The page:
leap is unsuccessful, the object is permitted It is imagined that lions are inexpres- to escape without pursuit, and he retraces sibly less numerous in Africa now than his steps slowly to the thicket, as it were formerly, and it is stated by. Shaw, that abashed by his failure, and anticipating the all Libya could at this time scarcely supply consequences of greater adroitness in his that number, which was sometimes ex- ensuing effort. ported to Rome, even in a single year. In Lions have in various countries been emproportion as population has extended, ployed as emblems of state, and insignia and national intercourse has advanced, their of sovereignty. In Persia, two large lions range has necessarily become more limited, with fetters of gold are stationed on days and their acquaintance with man seems to of peculiar ceremony and splendour, on have considerably checked that daring, each side of the hall of audience; and in which was supposed by many incapable of Rome, Anthony was drawn through the being daunted. The lion's valour dimi- streets by lions harnessed to his chariot. nishes in proportion as he resides near the To furnish entertainment for the inbabihabitations of men, whose ingenuity and tants of that splendid and luxurious city, resources he seems well aware must always lions were conveyed in vast numbers from secure them a superiority in the conflict the interior of Africa, to exhibit at the pubwith other animals, and whose appearance, lic festivals, at which they fought with each therefore, he shuns as that of his most for- ..other, with other animals, and even at midable adversary. In the neighbourhood length with men. This diversion was first of the small towns of Africa, even women cxhibited by Quintus Scævola, but was afand children have not unfrequently driven terwards carried to far greater extent. lions from their lurking places. When taken Sylla displayed in the Arena, a hundred young, they can be taught to sustain con- lions during his pretorship. Julius Cæsar, finement without difficulty, and will not to conciliate the people, entertained them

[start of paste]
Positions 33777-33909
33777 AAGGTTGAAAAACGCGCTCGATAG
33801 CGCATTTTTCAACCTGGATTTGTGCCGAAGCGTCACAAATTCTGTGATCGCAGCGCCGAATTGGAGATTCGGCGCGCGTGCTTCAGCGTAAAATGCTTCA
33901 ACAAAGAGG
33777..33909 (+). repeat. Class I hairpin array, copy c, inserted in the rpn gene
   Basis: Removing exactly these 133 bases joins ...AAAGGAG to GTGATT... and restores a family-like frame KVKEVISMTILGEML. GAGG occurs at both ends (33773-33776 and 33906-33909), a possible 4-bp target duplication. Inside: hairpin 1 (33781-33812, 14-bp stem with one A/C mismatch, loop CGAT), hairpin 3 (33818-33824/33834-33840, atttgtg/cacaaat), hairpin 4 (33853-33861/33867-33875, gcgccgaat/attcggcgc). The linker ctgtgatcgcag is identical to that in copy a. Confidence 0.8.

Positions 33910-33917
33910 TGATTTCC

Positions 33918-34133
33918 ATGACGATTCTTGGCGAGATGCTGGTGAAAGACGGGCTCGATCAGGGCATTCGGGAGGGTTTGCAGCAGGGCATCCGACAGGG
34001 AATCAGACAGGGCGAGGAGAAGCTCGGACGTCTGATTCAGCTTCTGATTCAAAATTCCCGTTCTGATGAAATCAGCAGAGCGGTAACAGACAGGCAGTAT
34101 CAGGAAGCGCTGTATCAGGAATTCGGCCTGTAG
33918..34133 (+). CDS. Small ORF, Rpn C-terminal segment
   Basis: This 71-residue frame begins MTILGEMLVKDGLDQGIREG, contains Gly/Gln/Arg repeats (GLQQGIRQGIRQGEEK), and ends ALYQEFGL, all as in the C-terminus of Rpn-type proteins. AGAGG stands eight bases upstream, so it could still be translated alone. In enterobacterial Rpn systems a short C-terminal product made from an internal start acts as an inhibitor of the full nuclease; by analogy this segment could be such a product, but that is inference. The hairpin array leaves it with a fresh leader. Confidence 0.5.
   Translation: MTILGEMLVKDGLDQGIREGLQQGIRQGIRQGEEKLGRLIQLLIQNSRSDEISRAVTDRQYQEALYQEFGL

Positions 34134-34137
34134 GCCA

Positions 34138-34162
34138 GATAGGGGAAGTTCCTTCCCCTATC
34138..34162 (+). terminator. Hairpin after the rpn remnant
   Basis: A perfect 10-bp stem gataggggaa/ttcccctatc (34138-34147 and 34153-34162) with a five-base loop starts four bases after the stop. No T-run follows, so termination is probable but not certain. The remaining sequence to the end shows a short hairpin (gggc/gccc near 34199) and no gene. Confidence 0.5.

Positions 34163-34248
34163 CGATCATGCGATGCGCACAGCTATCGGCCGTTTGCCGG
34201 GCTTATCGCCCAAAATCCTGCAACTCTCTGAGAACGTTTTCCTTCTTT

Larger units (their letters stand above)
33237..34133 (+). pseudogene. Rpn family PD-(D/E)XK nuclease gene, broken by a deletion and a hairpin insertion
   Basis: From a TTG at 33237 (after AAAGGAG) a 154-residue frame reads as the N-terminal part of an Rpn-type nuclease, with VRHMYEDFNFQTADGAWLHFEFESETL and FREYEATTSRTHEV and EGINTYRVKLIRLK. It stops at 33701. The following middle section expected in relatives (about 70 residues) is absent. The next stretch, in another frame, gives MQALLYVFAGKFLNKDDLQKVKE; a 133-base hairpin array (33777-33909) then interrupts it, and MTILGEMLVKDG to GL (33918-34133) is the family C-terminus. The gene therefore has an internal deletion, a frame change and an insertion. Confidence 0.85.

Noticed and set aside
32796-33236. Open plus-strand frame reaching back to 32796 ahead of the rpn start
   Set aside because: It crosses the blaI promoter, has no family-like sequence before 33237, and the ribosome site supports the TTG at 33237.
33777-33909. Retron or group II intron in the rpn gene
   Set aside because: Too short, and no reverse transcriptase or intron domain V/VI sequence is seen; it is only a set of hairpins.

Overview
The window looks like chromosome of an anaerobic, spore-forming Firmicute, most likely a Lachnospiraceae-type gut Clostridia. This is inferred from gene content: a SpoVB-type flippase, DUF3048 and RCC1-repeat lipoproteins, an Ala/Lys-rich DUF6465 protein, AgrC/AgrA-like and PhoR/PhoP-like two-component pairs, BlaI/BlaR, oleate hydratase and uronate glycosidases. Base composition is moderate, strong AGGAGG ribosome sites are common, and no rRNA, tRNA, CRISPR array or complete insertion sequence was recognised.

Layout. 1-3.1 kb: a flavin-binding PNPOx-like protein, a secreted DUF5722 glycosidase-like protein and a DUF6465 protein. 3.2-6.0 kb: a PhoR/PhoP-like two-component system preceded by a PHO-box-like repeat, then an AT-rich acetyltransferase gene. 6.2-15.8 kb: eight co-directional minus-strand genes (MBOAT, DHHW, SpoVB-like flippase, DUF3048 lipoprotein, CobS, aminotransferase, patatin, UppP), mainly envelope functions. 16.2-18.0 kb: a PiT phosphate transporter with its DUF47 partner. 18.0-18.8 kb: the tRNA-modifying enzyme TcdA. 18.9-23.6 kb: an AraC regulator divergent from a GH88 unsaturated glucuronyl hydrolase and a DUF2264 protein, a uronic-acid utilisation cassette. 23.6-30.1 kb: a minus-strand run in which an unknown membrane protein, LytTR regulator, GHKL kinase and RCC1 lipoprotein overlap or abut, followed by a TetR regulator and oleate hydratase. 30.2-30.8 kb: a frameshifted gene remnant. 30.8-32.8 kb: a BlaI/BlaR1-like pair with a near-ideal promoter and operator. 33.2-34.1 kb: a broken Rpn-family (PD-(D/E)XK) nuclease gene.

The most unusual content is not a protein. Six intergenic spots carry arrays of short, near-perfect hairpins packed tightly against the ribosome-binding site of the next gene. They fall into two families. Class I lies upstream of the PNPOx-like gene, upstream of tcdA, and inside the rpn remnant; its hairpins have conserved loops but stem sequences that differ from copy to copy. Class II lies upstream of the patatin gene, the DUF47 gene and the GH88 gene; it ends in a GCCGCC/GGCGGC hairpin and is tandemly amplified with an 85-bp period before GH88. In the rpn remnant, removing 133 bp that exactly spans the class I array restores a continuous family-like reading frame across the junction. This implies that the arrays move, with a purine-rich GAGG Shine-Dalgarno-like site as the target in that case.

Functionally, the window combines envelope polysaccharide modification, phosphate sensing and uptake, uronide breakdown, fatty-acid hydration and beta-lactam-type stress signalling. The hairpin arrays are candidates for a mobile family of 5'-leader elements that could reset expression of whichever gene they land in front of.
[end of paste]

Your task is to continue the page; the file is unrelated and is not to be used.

with 10 fewer than four hundred; and rushing on their victim with almost unerring
F. tigris, the tiger. This is called by by which these animals seize upon their
coatinued combat, notwithstanding the first seems to mark her character, is wrought up and almost fatal discomfiture, were truly to a paroxysm, in which she defies all admirable.